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Bengal tiger

November 30, 2017

Bengal tiger

Picture: A Bengal tiger Panthera tigris tigris in the wild in Ranthambhore National Park, Rajasthan, India.

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The Bengal tiger ranks among the biggest wild cats alive today and even considered to belong to the world's charismatic megafauna (with elephants, whales etc).

The Bengal tiger is the subspecies with the largest population of all tigers, most of them in India. It arrived at India 12,000 years ago, and today it is the national animal of both India and Bangladesh present even on coins.

 

CC BY-SA 4.0    

Characteristics

The Bengal tiger's coat is yellow to light orange, with stripes ranging from dark brown to black; the belly and the interior parts of the limbs are white, and the tail is orange with black rings. 

Males length: 270 - 310 cm (110 - 120 in)
weigh 180 - 258 kg (397 - 569 lb),
females length: 240 - 265 cm (94 - 104 in)
weigh: 100 - 160 kg (220 - 350 lb).
In northern India and Nepal, the average is larger; males weigh up to 235 kilograms (518 lb), while females average 140 kilograms (310 lb).
Recorded body weights of wild individuals indicate that it is the heaviest subspecies.

The tiger has exceptionally stout teeth.

Its canines are 7.5 to 10 cm (3.0 to 3.9 in) long and thus the longest among all cats.

The image of a tiger's facial marking (Sultan or T72) had been photographed from Ranthambhore Tiger Reserve, Rajasthan, India on 12.10.2014.

CC BY-SA 3.0  Dibyendu Ash

Ecology and behavior

The Bengal tiger leads solitary lives, it's basic social unit is the elemental one of mother and offspring. They like to hunt alone and maintain home ranges. Resident adults of either sex definite area of habitat within which they satisfy their needs, food supply, sufficient water, and shelter.

This location must make it possible for the resident to maintain contact with other tigers, especially those of the opposite sex. Those sharing the same ground are well aware of each other's movements and activities.

The home ranges occupied by adult male residents tend to be mutually exclusive, even though one of these residents may tolerate a transient or sub-adult male at least for a time. A male tiger keeps a large territory in order to include the home ranges of several females within its bounds, so that he may maintain mating rights with them. Spacing among females is less complete. Typically there is partial overlap with neighboring female residents. They tend to have core areas, which are more exclusive, at least for most of the time. Home ranges of both males and females are not stable. The shift or alteration of a home range by one animal is correlated with a shift of another. Shifts from less suitable habitat to better ones are made by animals that are already resident. New animals become residents only as vacancies occur when a former resident moves out or dies. There are more places for resident females than for resident males.

 

Competition

Bengal tigers occasionally hunt and kill predators such as Indian leopard, Indian wolf, Indian jackal, fox, crocodile, Asiatic black bear and sloth bear.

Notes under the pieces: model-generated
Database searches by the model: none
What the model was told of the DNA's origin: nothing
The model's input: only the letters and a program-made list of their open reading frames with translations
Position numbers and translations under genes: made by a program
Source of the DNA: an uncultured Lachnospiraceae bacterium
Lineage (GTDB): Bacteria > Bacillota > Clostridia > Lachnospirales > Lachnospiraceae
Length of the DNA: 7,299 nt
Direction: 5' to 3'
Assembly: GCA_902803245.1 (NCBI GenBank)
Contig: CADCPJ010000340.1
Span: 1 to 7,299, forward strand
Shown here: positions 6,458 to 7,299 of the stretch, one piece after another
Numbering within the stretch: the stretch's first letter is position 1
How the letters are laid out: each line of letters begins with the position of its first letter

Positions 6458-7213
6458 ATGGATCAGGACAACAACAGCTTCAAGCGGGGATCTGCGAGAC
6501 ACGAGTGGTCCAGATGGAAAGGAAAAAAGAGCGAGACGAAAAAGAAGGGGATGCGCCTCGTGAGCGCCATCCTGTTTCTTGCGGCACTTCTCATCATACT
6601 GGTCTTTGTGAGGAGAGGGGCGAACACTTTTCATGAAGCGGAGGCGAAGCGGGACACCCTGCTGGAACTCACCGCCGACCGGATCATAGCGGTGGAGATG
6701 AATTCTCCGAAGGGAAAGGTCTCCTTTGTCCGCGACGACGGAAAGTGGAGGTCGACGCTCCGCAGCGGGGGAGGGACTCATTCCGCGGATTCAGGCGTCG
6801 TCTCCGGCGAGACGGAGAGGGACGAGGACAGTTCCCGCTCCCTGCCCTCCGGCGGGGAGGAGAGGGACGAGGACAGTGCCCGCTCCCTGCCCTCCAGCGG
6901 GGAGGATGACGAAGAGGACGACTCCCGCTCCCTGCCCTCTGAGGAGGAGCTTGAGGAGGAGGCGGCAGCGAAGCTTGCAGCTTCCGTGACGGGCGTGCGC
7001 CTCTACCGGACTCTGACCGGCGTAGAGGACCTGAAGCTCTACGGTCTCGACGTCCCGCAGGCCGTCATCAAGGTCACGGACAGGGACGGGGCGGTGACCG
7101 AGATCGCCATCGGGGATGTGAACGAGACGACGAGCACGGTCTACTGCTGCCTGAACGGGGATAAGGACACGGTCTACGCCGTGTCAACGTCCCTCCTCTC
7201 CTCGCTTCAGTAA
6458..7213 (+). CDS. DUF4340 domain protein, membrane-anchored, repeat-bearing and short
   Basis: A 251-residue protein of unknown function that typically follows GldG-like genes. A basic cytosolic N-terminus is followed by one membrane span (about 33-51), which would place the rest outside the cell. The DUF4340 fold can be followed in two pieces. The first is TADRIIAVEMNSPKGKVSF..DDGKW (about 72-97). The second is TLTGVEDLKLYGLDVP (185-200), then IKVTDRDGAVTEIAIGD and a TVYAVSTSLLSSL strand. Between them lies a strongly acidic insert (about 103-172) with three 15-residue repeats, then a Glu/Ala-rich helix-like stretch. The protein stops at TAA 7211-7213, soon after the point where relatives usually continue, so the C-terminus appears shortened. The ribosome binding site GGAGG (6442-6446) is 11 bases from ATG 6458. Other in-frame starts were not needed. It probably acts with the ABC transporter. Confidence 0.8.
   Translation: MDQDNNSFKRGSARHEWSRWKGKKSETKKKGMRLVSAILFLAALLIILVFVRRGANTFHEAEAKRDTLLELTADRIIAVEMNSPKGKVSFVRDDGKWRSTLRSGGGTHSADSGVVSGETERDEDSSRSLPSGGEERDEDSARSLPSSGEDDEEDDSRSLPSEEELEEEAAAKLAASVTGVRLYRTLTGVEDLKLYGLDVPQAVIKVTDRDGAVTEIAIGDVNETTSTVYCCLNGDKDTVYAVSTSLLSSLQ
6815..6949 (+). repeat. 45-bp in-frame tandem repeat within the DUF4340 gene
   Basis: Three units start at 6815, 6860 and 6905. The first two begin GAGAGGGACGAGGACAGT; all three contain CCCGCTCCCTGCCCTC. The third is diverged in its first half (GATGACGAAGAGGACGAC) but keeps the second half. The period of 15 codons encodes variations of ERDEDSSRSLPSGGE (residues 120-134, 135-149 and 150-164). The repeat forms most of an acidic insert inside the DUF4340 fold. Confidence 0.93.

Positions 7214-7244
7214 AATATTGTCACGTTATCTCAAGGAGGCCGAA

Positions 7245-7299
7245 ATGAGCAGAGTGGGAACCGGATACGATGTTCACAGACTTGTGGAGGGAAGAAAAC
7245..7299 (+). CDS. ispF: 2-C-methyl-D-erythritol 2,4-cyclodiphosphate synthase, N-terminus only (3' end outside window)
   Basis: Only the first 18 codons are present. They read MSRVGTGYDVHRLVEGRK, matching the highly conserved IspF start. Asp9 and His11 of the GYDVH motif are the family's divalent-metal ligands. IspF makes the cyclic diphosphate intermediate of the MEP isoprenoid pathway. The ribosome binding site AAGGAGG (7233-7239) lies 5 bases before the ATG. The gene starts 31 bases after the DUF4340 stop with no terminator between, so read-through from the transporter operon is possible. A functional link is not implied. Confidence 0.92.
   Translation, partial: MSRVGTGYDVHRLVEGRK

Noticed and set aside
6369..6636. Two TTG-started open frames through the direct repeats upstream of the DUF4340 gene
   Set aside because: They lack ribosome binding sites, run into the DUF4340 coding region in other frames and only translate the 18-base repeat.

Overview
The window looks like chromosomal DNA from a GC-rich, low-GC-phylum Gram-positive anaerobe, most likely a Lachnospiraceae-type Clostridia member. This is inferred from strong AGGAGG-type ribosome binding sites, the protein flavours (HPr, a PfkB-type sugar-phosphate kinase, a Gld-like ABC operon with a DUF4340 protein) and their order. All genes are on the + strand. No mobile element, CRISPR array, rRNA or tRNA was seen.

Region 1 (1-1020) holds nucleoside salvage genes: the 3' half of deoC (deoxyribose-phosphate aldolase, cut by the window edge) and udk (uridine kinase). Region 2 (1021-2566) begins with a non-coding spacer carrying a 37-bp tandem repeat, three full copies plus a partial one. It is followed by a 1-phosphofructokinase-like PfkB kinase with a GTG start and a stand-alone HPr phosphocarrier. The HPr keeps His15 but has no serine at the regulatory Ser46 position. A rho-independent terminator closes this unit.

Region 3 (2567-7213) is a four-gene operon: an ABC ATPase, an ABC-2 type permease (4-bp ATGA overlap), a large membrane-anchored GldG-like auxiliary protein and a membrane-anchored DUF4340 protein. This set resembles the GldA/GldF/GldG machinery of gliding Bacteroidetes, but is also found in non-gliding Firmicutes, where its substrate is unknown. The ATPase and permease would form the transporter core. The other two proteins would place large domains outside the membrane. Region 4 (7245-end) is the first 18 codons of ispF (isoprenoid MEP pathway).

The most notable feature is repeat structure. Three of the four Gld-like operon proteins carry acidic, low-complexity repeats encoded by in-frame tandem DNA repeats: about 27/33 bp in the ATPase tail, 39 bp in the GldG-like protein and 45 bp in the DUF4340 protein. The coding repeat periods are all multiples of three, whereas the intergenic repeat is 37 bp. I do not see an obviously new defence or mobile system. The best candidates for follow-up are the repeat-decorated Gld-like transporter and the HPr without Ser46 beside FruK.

Also, Clashes between tigers and Asiatic lions have been reported. 

Reproduction and lifecycle

In the 1960s, certain aspects of tiger behavior at Kanha National Park indicated that the peak of sexual activity was from November to about February, with some mating probably occurring throughout the year.
Most young are born in December and April.
Males reach maturity at 4–5 years of age, and females at 3–4 years.
A Bengal comes into heat at intervals of about 3–9 weeks and is receptive for 3–6 days.
After a gestation period of 104–106 days, 1–4 cubs are born in a shelter situated in tall grass, thick bush or in caves.
Newborn cubs weigh 780 to 1,600 g (1.72 to 3.53 lb) and they have a thick wooly fur that is shed after 3.5–5 months.
Their eyes and ears are closed. They suckle for 3–6 months, and begin to eat small amounts of solid food at about 2 months of age. At this time, they follow their mother on her hunting expeditions and begin to take part in hunting at 5–6 months of age.
At the age of 2–3 years, they slowly start to separate from the family group and become transient — looking out for an area, where they can establish their own territory.
Young males move further away from their mother's territory than young females. Once the family group has split, the mother comes into heat again.

A male and female interact with each other in Karnataka, India

CC BY 2.0

Paul Mannix - originally posted to Flickr as Bengal tigers, Karnataka, India

Threats

Over the past century, tiger numbers have fallen dramatically, with a decreasing population trend.

None of the Tiger Conservation Landscapes within the Bengal tiger range is large enough to support an effective population size of 250 individuals.
Habitat losses and the extremely large-scale incidences of poaching are serious threats to the species' survival. The challenge in the Western Ghats forest complex in western South India is that people live within its borders.